Page 36

2016WinterShotcreteEMag

2015 Outstanding Underground Project Northern Boulevard Crossing Tunnel CQ039 By Frank E. Townsend III The Northern Boulevard Crossing tunnel is a crucial link for the East Side Access Program linking Long Island Rail Road trains to Grand Central Station, New York City. It is a 125 ft (38 m) long sequentially excavated (SEM) tunnel. The tunnel is situated approximately 55 ft (17 m) below the groundwater table and was mined through glacial deposits. The tunnel alignment also crossed beneath a pile-supported, elevated railway line; a six-lane street; and an active below-grade subway structure (refer to Fig. 1 and 2). Contaminated plumes in the area also dictated the installation of a protective frozen arch above the tunnel alignment, extending to bedrock for complete groundwater cutoff. The freezing of the ground costs the New York Metropolitan Transportation Authority (MTA) $11,000 per day. Every day the liner completion could be accelerated, the more savings to the MTA. A value-engineered approach was given to the MTA to shotcrete this liner in lieu of traditional cast-in-place. This offered both savings in time and construction cost. Without the shotcrete alternative approach, an elaborate, costly, and time-consuming tunnel form system would have to be engineered, delivered, and assembled in the tunnel for traditional formed cast-in-place concrete. The contractor estimates that close to 2 months were saved using the shotcrete alternative. Superior Gunite’s scope was to expeditiously shoot the structural liner of this tunnel to then allow quickly unfreezing the ground and transfer the load from the aboveground structures. Coordination with the contractor allowed Superior Gunite crews to use the same scaffolding system used by the lathers installing the reinforcing bars, again saving time and money (refer to Fig. 3 and 4). Challenges Preparation of a plan and logistics were critical to the success of the project. Through a very tight relationship with our concrete supplier, Ferrara, we mapped out trucking delivery routes to mitigate the New York City traffic to avoid lost time and waiting times on trucks. Ferrara had a Quality Control representative on site to work through any possible quality control and address issues on the spot, which fortunately were minimal. Due to the site constraints, laydown area was limited. We installed our primary and backup pumps inline so if we had mechanical issues we could easily swap the line and deal with the pump on the off-shift. This system proved important, as three times we had to divert to an Fig. 1: East Side Access overall project scope Fig. 2: CQ39 Excavation alternate pump. Because the pumps were inline, 34 Shotcrete • Winter 2016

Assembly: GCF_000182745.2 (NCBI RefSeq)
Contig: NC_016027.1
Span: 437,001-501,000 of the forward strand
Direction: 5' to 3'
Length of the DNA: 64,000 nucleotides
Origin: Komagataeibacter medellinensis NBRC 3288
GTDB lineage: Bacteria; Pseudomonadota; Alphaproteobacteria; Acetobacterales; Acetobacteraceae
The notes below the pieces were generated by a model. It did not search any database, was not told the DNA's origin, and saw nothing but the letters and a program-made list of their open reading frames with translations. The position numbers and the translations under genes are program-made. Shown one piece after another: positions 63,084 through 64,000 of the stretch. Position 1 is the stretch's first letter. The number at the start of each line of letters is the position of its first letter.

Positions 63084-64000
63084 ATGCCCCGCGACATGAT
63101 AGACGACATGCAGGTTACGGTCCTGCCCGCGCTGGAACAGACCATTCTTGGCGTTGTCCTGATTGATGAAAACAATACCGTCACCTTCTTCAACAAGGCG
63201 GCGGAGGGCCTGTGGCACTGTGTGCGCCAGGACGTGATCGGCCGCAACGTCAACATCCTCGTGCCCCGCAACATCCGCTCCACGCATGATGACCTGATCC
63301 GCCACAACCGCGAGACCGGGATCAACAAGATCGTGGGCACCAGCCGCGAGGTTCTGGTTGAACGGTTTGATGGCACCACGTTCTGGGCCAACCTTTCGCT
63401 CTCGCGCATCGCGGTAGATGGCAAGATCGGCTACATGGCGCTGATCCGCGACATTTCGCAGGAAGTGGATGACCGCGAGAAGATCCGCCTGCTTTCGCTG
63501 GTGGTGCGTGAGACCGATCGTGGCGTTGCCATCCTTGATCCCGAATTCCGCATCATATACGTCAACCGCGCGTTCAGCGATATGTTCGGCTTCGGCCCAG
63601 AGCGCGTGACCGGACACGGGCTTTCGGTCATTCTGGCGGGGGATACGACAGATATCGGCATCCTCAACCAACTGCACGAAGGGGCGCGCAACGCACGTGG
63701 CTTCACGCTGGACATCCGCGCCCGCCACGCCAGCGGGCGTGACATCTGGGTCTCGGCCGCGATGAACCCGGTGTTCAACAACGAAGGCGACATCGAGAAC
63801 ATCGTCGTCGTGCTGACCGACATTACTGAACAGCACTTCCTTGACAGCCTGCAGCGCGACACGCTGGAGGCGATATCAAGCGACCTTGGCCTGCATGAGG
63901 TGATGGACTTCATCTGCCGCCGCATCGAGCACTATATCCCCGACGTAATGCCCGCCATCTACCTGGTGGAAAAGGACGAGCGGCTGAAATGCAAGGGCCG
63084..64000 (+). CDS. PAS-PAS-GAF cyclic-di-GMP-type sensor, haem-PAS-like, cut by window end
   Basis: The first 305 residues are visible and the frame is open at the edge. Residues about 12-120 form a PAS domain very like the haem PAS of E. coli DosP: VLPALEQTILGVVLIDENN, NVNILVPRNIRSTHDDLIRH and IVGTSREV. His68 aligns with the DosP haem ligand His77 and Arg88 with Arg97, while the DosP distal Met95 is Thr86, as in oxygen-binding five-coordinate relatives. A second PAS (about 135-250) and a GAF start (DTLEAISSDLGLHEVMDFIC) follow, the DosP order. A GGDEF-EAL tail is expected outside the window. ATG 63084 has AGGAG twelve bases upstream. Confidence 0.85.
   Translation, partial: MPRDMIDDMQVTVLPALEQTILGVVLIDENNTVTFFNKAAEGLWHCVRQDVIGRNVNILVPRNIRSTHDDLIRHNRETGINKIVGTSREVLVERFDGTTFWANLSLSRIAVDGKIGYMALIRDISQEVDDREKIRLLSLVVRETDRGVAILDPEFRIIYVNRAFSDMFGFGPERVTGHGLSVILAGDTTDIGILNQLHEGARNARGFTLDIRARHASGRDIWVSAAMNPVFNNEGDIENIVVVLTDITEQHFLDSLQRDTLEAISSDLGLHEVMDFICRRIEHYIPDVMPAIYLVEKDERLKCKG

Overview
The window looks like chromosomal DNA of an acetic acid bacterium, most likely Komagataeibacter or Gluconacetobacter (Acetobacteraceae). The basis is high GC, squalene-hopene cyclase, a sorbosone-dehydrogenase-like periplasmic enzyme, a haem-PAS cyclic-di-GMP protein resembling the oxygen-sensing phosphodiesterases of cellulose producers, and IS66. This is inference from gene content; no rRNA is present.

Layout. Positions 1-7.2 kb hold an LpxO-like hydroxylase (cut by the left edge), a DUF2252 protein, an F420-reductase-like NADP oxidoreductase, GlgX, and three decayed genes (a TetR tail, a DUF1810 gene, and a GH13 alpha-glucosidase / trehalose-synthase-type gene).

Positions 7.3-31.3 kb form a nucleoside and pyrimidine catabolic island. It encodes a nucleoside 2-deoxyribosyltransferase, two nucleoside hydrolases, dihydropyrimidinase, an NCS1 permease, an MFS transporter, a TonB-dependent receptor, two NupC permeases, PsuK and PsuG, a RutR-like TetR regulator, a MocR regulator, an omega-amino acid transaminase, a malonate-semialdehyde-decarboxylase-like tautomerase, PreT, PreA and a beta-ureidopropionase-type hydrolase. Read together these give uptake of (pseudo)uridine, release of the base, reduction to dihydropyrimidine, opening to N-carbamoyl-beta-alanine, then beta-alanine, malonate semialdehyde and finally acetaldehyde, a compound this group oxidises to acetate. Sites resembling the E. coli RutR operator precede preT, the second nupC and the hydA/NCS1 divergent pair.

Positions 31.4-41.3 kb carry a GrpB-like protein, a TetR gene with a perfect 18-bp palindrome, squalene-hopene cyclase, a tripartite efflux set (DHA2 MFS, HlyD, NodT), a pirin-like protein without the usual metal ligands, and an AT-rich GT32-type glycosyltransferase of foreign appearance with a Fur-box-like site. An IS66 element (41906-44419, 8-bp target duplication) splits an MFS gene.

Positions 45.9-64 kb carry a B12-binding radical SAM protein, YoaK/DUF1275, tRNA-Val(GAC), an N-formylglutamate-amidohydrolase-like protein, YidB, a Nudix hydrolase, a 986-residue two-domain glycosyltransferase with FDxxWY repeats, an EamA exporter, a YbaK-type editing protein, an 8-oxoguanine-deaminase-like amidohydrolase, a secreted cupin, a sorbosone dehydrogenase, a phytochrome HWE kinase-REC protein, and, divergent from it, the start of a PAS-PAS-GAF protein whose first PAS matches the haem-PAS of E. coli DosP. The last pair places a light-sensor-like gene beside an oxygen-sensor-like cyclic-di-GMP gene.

2016WinterShotcreteEMag
To see the actual publication please follow the link above